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For its part in the LIBOR rate-rigging scandal the Royal Bank of Scotland may be fined $800 million.
The Royal Bank of Scotland (RBS) may face up to $803 in fines for it's part in the London Interbank Offered Rate scandal that shook the London banking industry and international business world last year.
Speaking to anonymous sources, Reuters claimed "sources familiar with the matter" said RBS is likely to comply with the fine, which Barclays bank did last June with a fine of $450 million.
John Hourican, RBS investment banking chief, and Peter Nielsen, head of markets, may, according to Bloomberg news, be asked to resign due to their alleged part in the scandal in which bankers manipulated rates, inflating or deflating them so they could profit from trades.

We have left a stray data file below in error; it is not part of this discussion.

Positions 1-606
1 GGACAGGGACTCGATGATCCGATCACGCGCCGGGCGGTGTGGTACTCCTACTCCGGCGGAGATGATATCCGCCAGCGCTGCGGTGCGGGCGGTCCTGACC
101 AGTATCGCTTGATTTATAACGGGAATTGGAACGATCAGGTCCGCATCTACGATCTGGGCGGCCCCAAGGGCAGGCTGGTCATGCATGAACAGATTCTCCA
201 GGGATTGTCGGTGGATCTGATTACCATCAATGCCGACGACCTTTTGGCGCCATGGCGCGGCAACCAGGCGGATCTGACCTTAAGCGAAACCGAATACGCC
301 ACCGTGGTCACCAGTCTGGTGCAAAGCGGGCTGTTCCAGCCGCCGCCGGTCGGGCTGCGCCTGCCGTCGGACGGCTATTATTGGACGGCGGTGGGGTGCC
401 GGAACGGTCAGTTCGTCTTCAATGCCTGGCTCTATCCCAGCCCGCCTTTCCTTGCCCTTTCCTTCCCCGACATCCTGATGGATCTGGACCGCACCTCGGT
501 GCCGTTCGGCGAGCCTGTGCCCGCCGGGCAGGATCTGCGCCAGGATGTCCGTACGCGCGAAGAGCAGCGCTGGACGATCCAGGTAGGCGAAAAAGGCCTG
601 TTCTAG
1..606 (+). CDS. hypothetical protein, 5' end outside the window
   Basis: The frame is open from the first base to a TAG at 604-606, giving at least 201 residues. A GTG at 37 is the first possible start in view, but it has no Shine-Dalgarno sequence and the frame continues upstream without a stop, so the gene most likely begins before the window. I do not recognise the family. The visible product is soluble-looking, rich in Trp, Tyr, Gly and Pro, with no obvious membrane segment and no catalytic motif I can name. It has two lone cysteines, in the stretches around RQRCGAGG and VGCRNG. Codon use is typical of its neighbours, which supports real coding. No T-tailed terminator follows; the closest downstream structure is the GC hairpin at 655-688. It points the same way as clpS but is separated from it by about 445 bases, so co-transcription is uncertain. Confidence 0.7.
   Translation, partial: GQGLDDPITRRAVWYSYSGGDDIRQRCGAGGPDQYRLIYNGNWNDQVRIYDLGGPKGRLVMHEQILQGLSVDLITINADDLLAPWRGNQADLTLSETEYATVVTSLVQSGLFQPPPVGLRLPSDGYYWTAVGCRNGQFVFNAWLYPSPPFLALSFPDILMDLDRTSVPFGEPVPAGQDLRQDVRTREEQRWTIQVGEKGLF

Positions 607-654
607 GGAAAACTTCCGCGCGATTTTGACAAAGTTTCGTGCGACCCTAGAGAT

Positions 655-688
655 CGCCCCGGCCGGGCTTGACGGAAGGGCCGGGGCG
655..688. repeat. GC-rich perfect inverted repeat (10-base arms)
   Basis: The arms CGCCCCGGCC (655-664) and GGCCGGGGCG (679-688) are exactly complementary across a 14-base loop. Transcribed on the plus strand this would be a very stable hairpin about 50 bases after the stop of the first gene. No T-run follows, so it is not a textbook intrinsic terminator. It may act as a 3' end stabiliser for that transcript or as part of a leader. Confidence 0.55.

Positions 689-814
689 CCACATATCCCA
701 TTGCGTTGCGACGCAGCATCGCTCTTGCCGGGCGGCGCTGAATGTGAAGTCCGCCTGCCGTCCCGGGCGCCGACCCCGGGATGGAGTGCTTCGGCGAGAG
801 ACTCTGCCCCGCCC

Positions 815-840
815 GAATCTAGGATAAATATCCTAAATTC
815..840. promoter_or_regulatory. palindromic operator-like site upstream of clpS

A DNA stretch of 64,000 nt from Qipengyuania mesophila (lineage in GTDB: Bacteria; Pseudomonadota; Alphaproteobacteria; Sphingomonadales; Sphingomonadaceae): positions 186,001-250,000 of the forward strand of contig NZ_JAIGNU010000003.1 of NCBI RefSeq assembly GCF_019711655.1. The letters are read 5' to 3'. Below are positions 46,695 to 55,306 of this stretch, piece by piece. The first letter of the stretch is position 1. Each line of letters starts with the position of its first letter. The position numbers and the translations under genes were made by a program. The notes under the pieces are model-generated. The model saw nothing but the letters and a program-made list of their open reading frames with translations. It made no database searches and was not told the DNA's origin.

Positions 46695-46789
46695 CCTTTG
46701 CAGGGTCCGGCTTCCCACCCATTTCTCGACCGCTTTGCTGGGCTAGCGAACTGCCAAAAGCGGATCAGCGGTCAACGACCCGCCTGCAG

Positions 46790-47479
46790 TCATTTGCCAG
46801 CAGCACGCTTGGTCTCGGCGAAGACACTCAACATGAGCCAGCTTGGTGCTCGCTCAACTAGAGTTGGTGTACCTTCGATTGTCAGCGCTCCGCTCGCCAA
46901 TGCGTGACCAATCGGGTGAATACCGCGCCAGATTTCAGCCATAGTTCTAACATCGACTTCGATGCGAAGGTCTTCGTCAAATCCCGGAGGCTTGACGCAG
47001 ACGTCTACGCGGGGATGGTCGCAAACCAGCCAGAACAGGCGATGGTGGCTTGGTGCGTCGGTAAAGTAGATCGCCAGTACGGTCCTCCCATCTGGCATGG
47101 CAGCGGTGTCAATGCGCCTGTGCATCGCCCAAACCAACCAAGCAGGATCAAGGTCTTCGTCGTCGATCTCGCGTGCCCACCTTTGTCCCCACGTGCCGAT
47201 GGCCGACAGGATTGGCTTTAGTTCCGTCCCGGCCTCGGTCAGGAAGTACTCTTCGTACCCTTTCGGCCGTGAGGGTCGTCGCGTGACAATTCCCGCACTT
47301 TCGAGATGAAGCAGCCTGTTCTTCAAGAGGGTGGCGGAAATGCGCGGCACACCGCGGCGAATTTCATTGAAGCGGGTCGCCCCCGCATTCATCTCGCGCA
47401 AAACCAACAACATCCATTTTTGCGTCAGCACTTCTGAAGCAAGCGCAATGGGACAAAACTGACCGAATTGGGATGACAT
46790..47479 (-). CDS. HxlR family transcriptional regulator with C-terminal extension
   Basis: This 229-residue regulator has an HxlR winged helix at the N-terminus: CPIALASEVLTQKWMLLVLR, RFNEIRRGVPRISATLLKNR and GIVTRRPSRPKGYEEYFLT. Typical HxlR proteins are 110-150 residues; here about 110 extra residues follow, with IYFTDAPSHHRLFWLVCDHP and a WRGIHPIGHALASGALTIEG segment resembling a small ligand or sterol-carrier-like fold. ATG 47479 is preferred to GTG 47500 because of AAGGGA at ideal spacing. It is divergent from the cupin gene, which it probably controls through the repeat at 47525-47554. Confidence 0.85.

UBS AG bank was fined $1.5 billion in December, the largest LIBOR fine yet levied.
Last week BBC business editor Robert Peston said RBS was prepared for the fine and its attendant public humiliation.
"RBS is braced for substantial humiliation as and when the announcement is finally made. Emails from traders cited as evidence for the Libor rigging are particularly lurid, according to sources," the BBC reported.
When asked to put in context the size of the LIBOR scandal, Andrew Lo, a professor of finance at the Massachusetts Institute of Technology, said, "This dwarfs by orders of magnitude any financial scams in the history of markets."